Whether its my skill - or the printer inks - or both, I found it near impossible to get a properly coated image.  And I tried many prints, and spent several hours - which really takes the joy out of printing when you spend that much money and time and the results are terrible.  So I switched to this Golden varnish and admitting it still takes a lot of practice - I am happy with the results.  EXCEPT the wrap on the corner.

BTW, I've hung some in my house for a few years without issue - but would like to exhibit (hopefully next  summer as this is a part time venture) and am concerned about quality outdoors in the heat as these art exhibitions are always in July.  

The other reality is price  - I had considered using kraft paper - and see this other paper is very expensive which adds to my overhead.  It appears to be in the US - which means more cost shipping.  

  
My other option is to abandon wrapping and apply the varnished canvas on board -.

Any suggestions or ideas are appreciated.

I now realize this is probably off topic, please send me a PM.  Thanks
« Last Edit: July 31, 2013, 04:38:24 PM by Bullfrog » Logged
rgvsdigitalpimp
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« Reply #13 on: July 22, 2013, 07:43:13 PM »
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Hey Hugo, for small wraps such as 12x16 and such, do you use saw tooth hangars and wall bumpers?  Or do you use wire hanging material for these as well?  I leave my wraps open on the back and finish it off with acid free framing tape.  I'm interested in starting to use this Tyvek but trying to convince myself it's worth all the extra time and trouble is not really working. 
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Mike Guilbault
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« Reply #14 on: July 23, 2013, 06:43:24 AM »
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What type of 'acid free framing tape' are you using?  I'm looking for some fabric tape that's acid free to  hide the staples on the back.  I typically leave my back uncovered.
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Dan Berg
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« Reply #15 on: July 23, 2013, 08:23:12 AM »
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What type of 'acid free framing tape' are you using?  I'm looking for some fabric tape that's acid free to  hide the staples on the back.  I typically leave my back uncovered.

What I use is the Lineco black acid free linen tape. Expensive at $37.50 + shipping for a 1 1/4" x 150 foot roll.
Available in white too.
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hugowolf
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« Reply #16 on: July 28, 2013, 04:36:30 PM »
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Hey Hugo, for small wraps such as 12x16 and such, do you use saw tooth hangars and wall bumpers?  Or do you use wire hanging material for these as well?  I leave my wraps open on the back and finish it off with acid free framing tape.  I'm interested in starting to use this Tyvek but trying to convince myself it's worth all the extra time and trouble is not really working.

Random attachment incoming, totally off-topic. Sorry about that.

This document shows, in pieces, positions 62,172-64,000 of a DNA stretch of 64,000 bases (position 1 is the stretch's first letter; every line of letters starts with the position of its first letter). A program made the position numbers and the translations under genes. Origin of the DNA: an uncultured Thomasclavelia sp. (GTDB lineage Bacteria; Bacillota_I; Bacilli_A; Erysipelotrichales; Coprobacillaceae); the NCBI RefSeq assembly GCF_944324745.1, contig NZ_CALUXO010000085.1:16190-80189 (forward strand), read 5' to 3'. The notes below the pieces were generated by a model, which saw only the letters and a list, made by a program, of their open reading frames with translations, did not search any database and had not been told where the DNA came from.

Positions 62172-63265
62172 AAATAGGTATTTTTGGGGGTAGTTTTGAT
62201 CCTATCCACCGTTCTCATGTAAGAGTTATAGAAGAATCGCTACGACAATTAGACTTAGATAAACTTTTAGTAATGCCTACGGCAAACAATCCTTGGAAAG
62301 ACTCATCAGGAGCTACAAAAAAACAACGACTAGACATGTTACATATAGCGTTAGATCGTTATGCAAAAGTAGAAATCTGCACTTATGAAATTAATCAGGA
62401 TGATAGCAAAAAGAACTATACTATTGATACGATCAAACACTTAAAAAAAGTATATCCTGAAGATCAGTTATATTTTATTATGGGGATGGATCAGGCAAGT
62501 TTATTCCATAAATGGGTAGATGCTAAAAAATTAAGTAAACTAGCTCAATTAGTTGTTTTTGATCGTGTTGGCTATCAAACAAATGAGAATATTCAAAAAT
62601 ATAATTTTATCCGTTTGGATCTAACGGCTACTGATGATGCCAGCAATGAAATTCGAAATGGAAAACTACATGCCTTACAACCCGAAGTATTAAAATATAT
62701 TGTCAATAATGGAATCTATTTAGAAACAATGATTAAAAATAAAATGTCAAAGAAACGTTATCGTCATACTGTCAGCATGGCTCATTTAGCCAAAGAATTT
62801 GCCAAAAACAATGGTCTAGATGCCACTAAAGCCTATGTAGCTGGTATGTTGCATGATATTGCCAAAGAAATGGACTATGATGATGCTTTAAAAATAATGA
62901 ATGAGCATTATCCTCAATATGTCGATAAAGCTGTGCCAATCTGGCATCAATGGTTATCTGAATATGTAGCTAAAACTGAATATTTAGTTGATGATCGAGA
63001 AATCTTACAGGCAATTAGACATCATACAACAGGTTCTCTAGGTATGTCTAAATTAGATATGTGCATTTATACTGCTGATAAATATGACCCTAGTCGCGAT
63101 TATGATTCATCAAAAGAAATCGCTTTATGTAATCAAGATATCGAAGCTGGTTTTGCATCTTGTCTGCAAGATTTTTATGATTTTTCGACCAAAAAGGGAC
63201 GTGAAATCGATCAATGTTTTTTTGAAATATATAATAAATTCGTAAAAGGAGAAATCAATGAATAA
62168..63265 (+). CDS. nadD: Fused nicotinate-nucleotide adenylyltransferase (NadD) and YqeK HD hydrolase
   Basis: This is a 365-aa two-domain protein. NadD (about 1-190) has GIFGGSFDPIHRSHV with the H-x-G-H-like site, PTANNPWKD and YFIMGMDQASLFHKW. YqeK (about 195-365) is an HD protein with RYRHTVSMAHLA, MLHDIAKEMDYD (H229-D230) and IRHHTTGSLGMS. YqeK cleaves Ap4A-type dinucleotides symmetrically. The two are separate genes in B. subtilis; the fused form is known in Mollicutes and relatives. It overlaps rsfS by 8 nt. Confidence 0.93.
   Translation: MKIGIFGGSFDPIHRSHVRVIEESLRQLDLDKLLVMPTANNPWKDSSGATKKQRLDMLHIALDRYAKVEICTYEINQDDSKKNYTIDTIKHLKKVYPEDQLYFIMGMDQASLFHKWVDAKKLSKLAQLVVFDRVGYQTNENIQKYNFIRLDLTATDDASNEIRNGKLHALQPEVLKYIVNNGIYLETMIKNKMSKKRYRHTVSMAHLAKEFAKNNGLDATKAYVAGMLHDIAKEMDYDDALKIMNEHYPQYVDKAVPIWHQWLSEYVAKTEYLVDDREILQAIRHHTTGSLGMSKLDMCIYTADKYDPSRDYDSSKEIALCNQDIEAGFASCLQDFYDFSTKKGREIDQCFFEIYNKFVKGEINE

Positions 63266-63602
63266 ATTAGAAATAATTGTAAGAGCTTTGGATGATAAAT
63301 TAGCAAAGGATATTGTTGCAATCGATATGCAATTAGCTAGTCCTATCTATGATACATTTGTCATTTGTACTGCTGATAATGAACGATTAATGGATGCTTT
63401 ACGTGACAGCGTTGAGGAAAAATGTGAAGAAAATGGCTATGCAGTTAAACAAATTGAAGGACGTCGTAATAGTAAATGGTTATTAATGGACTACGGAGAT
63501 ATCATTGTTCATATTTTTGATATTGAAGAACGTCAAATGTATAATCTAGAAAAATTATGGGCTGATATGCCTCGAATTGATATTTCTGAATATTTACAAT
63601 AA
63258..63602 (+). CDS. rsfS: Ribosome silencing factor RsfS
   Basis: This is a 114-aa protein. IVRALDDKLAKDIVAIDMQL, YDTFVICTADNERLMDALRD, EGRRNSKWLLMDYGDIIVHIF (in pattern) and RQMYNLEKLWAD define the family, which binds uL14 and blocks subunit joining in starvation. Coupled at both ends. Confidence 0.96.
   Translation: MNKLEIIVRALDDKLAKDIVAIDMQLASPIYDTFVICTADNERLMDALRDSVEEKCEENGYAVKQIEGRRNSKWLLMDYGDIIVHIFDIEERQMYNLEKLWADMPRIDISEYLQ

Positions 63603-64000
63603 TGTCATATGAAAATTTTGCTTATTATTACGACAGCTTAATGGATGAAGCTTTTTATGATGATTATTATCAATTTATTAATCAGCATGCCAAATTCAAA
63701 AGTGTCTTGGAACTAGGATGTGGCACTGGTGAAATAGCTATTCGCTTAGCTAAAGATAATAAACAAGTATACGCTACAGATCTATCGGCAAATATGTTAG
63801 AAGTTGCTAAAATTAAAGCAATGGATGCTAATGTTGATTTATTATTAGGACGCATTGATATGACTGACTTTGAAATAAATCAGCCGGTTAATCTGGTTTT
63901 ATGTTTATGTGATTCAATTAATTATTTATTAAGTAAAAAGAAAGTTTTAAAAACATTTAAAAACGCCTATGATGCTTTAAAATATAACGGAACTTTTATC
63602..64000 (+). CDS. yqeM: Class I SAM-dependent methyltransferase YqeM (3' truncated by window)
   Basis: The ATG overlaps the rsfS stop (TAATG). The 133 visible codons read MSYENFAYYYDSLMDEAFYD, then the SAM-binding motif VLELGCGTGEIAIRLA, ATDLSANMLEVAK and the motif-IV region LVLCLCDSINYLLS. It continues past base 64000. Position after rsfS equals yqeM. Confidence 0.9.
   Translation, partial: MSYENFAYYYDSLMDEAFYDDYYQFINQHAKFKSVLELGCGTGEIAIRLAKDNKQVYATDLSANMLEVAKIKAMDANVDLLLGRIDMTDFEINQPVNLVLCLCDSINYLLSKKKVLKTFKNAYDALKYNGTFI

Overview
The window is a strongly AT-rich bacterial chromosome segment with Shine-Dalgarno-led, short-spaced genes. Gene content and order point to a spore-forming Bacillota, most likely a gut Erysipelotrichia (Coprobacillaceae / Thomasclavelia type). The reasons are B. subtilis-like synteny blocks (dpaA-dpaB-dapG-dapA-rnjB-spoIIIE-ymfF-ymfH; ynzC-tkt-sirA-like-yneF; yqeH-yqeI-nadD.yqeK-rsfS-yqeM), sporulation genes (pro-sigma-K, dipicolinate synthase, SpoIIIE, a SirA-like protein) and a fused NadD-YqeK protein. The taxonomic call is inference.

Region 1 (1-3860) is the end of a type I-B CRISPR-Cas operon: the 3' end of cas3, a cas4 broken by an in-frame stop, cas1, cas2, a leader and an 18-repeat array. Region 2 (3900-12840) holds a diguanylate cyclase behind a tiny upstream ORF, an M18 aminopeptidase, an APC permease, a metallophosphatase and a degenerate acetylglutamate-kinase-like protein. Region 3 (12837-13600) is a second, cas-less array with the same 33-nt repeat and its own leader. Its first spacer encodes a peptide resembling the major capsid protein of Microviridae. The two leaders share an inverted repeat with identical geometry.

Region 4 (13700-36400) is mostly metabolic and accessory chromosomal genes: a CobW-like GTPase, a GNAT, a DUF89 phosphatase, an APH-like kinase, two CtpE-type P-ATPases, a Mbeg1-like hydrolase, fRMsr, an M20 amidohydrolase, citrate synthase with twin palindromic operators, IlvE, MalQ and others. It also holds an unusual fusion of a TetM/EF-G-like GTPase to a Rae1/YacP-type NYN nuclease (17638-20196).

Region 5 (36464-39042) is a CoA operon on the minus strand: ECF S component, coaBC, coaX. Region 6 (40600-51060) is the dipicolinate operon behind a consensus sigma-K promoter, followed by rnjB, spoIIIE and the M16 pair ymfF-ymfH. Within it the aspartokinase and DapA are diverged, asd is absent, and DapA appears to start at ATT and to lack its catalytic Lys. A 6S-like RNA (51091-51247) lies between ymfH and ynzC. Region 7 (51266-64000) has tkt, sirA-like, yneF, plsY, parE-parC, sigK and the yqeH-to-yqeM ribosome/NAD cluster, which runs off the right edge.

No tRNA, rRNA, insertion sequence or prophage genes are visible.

Sorry, I didn't catch this earlier. I use wire mostly. It depends on what clients ask for.

Brian A
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hugowolf
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« Reply #17 on: July 28, 2013, 04:40:00 PM »
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Another big reason for backing any stretched canvas piece is to keep things from being pushed into the canvas from behind.
Backers are also attached to keep dust and bugs from collecting in between the stretcher and the canvas. THAT is what will make the canvas rot quicker then any humid weather alone could.
As canvas does not have lungs, it doesn't need to "breathe".  Paper, foam core tyvek all will help but foam core or even a piece of mat board will keep the canvas from being pushed.

I love his from Hugowolf:
Another reason I leave the back of the canvas open most of the time is because it allows my clients to see the high quality, beautifully crafted wood stretcher bars and they can appreciate the quality of the product from the print to the keyed stretchers.
Hmm, I never said that. In fact quite the opposite, which is why I sometimes use Tyvek backing paper.

Brian A (nom de net: hugowolf)
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therron36
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« Reply #18 on: July 28, 2013, 06:30:40 PM »
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I offer a canvas wrap service as well as selling wraps in my gallery.
I don't cover the back but simply use backing tape to cover the staples and folds. The results looks fine to me and I've had no complaints from customers.
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Mike Guilbault
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« Reply #19 on: July 28, 2013, 11:26:07 PM »
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What kind of 'backing tape' do you use.  That's also my preferred method but having trouble finding the tape.